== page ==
THE MATTIE MAY.
complainant's design, without license from the complainant, and the burden is upon the latter to show this. He is not, therefore, entitled to the penalty as against these defendants.
THE MA'fTIE MAY. 1 GILlS v. THE MATTIE MAY.
(District Court, E. D. New York.
MARITIME LIEN-DISCHARGING VESSEL-CONTRACT WITH MASTER.
When libelant, a longshoreman, began discharging a vessel he was in the employ of a stevedore, but, the stevec'ore having left, libelant continued the work with the crew of the vessel, and on a verbal contract with .the master. Reid, that the service was maritime, and rendered on the credit of the vessel, and that libelant had acquired a lien on the vessel for the amount of the compensation.
Silit to enforce a lien for services.
Good!rich, Deady &: Goodrich, for libelant. A. B. Stewart, for claimant.
BENEDICT, J. This is an action to recover of the schooner Mattie May compensation for services rendered in assisting the crew of the schooner in discharging a cargo of lum bel'. The evidence shows that the master of the schooner employed a stevedore to take the lumber as it was passed over the side of the vessel by his crew, and pile it on the pier. The stevedore employed the libelant to work for him in performing this contract, and he worked one day for the stevedore. The next morning no stevedore appeared, and the master of the vessel was informed that the stevedore had gone oil' on a drunk, and would not come back. Whereupon, according to the testimony of the libelant, confirmed by another witness who heard the transaction, the master employed the libelant to take the lumber from the hands of the crew, and pile it on the pier, and promised to pay him for such labor at the rate of 40 cents an hour. Under this contract with the master, which the master is not called to deny, the libelant worked after the first day, taking the lumber as it was passed to him by the crew of the schooner, and piling it upon the pier. It was part of the duty of the schooner in discharging her obligation as carrier of the lumber to pile the lumber on the pier. Passing it over the side of the vessel, and piling it on the pier, was one transaction, so far as the schooner was concerned, in which the libelant worked with the crew of the vessel, and as one of the crew. The service so rendered in discharging the cargo was maritime, and by the maritime law the libelant acquired a lien upon the vessel for the amountof his compensation. The answer sets up that the service was performed under a contract with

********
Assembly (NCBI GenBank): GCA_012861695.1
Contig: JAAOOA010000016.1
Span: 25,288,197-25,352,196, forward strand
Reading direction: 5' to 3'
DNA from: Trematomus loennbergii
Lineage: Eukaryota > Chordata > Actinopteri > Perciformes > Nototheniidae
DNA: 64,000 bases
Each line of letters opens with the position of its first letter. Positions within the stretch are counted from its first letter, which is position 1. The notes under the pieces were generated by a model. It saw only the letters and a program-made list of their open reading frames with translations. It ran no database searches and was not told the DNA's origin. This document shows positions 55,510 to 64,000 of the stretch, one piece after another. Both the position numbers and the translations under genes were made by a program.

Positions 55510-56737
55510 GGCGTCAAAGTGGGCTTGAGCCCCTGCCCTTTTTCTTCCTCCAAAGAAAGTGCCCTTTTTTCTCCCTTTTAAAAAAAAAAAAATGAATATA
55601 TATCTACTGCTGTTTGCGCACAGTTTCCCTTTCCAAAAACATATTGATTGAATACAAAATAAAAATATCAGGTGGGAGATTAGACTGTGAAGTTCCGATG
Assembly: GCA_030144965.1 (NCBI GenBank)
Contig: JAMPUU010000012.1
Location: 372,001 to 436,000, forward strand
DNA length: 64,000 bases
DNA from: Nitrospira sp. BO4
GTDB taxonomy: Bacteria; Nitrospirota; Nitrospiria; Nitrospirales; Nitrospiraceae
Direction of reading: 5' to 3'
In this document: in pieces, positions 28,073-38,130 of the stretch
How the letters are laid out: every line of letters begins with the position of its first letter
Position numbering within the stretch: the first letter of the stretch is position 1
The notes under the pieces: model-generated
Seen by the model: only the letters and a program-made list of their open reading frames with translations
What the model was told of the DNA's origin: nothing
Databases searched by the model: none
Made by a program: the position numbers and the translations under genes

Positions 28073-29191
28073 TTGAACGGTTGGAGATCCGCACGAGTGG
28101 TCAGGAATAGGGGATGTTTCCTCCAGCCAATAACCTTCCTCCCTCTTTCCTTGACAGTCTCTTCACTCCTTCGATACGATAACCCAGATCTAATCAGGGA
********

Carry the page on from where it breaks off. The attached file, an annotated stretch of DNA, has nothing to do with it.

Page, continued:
IReported by E. G. Benedict, Esq., of the New York bar.
the stevedore. But the service rendered after the stevedore left Was under .a contract with the master, and was performed on the credit of the schooner. The libelant is entitled to a decree for the amount of his wages, 41 hours, at 40 cents an hour, $16.40, with costs.
THE WILLIAM BARTLEyct
(Dist,'ict Oourt, E. D. New York. July 15, 1891.)
SALVAGE-VESSEL ADRIFT IN NEW YORK HARBOR.
A cafial-boat got adrift from her tow off pier 6, North river, in a dense fog. and beJ.taD to drift with the ebb-tide. No ODe was aboard of her. A tug discovered her, and had begun to tow her, when the helper of the tow came up. and directed her to be returned to the tow off pier 6, which was done without difficulty. the fog having lifted. The value of the boat, cargo, and freight was $1,834.50. Held, that the service was a salvage service, but of DO great merit, and $100 was sufficient compensation.
Suit to recover salvage compensation.
Peter S. Carter, for libelants. Hyland & Zabriskie, for claimants. Robinson, Bright, Biddle & Ward, for Pennsylvania R. Co. and The
John E. Berwind. Wing, Shoudy & Ptttnam, for New Jersey & N. Y. Transp. Co. BENEDICT, J. This.is an action to recover salvage compensation for services rendered to the canal-boat William A. Taylor on February 14, 1890, bythetugM. D. Wheeler. It appears that the canal-boat William A. Taylor, loaded with coal, while being towed up the North river, got adrift from the tow in a dense fog, and was drifting down towards Governor's island on the ebb.tide, when the steam-tug M. D. Wheeler, bound on business to Port Amboy, fell in with her. The fog was still dense. The men from tlle tug boarded the canal-boat, and, finding no one on board, made fast to her, .and commenced to tow her. At this time the helper Berwind corne along-side, and informed those on board the tug that the canal-boat was a part of a tow then off pier 6, and directed them to take her back to the tow to which she belonged. This was done. By this time the fog had lifted, so that the tow was found without difficulty. The service rendered to this canal-boat involved no risk, and very little labor. It was nevertheless a salvage service, for it was voluntary, and rendered to a vessel in peril; the peril consisting in the fact that no one was on board the canal-boat, and that, if the fog had continued as it was before the Wheeler came, the canal-boat might run down, without being discovered by any have drifted ashore, or
by E. G. Benedict, Esq., of the New York bar.